Kalispell Public Schools will soon adopt a new mobile app allowing students to anonymously report tips about threats to a school, bullying and mental health issues to administrators and law enforcement.
Dennis Bane is a school resource officer at Flathead High School and with some help from students, he began testing incident reporting apps for the school district last year.
"And the one that we chose is from a company called Safe Schools. It was far and away the most user-friendly one that we used … It’s fast enough they can send a tip through the app while they’re walking through the halls and nobody is going to know."
Safe Schools’ reporting app allows students to report a tip, anonymously if they wish, about bullying, physical threats, weapons at school and even report another student expressing suicidal tendencies.
Those reports are sent to school administrators and law enforcement. Those officials can directly message with that student, even share photos and screenshots related to an incident.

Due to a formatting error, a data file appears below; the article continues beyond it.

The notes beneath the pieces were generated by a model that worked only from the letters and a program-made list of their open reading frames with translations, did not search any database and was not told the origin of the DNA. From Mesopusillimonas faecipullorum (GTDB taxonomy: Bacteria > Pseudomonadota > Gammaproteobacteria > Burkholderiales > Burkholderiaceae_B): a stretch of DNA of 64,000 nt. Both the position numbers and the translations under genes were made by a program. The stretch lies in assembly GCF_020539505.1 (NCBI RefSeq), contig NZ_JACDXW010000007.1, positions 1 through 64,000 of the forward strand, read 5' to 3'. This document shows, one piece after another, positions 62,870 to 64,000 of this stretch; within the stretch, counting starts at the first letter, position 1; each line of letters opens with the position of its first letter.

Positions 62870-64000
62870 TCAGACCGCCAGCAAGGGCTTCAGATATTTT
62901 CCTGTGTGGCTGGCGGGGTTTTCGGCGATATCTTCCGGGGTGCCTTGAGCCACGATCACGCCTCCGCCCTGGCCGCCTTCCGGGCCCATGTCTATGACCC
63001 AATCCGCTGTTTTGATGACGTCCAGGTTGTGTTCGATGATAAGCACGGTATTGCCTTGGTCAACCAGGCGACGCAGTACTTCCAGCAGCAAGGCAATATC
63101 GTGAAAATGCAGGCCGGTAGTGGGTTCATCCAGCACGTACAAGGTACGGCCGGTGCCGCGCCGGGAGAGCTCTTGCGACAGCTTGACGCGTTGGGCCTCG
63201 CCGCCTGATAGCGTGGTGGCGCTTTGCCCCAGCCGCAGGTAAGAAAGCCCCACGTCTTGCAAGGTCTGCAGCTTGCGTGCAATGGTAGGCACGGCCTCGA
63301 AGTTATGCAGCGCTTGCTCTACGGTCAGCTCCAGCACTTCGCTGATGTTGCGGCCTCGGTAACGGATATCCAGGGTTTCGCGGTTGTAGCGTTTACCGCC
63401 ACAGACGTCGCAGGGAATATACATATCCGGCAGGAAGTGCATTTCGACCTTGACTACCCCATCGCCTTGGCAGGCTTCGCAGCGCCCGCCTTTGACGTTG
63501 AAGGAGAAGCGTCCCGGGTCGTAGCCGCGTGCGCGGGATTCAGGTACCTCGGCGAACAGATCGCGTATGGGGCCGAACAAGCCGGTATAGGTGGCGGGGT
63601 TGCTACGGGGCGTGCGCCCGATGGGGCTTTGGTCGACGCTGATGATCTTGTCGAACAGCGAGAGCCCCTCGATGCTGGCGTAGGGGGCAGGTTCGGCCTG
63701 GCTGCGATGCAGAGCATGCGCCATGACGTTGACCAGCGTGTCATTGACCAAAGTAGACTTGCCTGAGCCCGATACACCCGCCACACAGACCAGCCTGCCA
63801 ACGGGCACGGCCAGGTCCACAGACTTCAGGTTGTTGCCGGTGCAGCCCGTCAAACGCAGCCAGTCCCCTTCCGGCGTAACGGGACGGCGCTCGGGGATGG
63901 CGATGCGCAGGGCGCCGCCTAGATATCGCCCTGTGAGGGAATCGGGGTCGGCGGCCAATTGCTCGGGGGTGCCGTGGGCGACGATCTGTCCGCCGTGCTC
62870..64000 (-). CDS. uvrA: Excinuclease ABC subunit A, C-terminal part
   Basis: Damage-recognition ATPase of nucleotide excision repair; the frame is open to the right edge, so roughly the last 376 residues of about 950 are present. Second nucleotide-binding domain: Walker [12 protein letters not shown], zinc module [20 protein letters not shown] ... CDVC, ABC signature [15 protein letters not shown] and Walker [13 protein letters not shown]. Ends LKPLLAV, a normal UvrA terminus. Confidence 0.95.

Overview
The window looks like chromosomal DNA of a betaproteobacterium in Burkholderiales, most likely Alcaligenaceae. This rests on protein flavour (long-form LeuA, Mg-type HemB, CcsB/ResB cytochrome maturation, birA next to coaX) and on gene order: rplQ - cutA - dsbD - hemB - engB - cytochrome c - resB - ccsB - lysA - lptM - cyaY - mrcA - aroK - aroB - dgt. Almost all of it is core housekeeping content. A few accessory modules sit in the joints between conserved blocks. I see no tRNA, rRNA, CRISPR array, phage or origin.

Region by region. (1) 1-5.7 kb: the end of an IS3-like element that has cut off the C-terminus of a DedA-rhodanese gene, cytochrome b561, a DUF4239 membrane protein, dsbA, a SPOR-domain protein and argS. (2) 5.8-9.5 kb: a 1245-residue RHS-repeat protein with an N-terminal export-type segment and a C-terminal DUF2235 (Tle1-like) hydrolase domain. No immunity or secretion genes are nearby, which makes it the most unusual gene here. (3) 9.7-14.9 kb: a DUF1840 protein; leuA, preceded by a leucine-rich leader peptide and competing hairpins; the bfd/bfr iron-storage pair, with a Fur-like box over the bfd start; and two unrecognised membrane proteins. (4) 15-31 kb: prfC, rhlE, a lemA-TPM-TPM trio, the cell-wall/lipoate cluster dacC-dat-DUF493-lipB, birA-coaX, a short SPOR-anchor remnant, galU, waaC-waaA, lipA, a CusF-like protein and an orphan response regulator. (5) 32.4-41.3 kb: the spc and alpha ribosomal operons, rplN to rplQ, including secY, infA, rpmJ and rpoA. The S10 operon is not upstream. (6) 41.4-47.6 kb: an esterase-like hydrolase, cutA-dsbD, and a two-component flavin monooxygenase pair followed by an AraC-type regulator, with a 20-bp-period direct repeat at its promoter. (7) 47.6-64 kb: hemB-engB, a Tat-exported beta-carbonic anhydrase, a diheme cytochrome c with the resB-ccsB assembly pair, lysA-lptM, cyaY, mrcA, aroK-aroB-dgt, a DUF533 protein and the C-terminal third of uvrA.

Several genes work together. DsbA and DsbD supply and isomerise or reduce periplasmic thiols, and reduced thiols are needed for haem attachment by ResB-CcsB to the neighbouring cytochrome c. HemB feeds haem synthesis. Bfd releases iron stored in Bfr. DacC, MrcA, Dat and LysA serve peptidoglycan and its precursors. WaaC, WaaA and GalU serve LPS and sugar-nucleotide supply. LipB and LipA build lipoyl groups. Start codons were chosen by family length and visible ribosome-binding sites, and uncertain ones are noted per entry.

Superintendent Mark Flatau thinks of this as just another tool for the district to receive reports on safety related incidents, even if they’re false alarms like recent events in Helena or in Billings.
Earlier this month a bomb was reported by law enforcement at a Helena school, although that report turned out to a false alarm.
And this week Billings police responded to a report of a possible gun threat at a school, but that also turned out to be a false alarm.
Flatau says there is potential for intentionally false reports.
"And you don’t know until you try it. If we find ourselves chasing false reports 95 percent of the time, we may rethink the use of that."
Bane says other Montana school districts are using these apps and says they haven’t had that problem.
"I’m sure that there might be a couple of those, but we can investigate those, take them seriously like we always would. I’m hoping that the kids will take it seriously enough to use it for what it’s intended for."
The app comes with an annual cost of about $2,500 and its implementation was made possible in part by a grant from Flathead Electric Co-op. It will be used district-wide and is expected to be in use by the end of the school year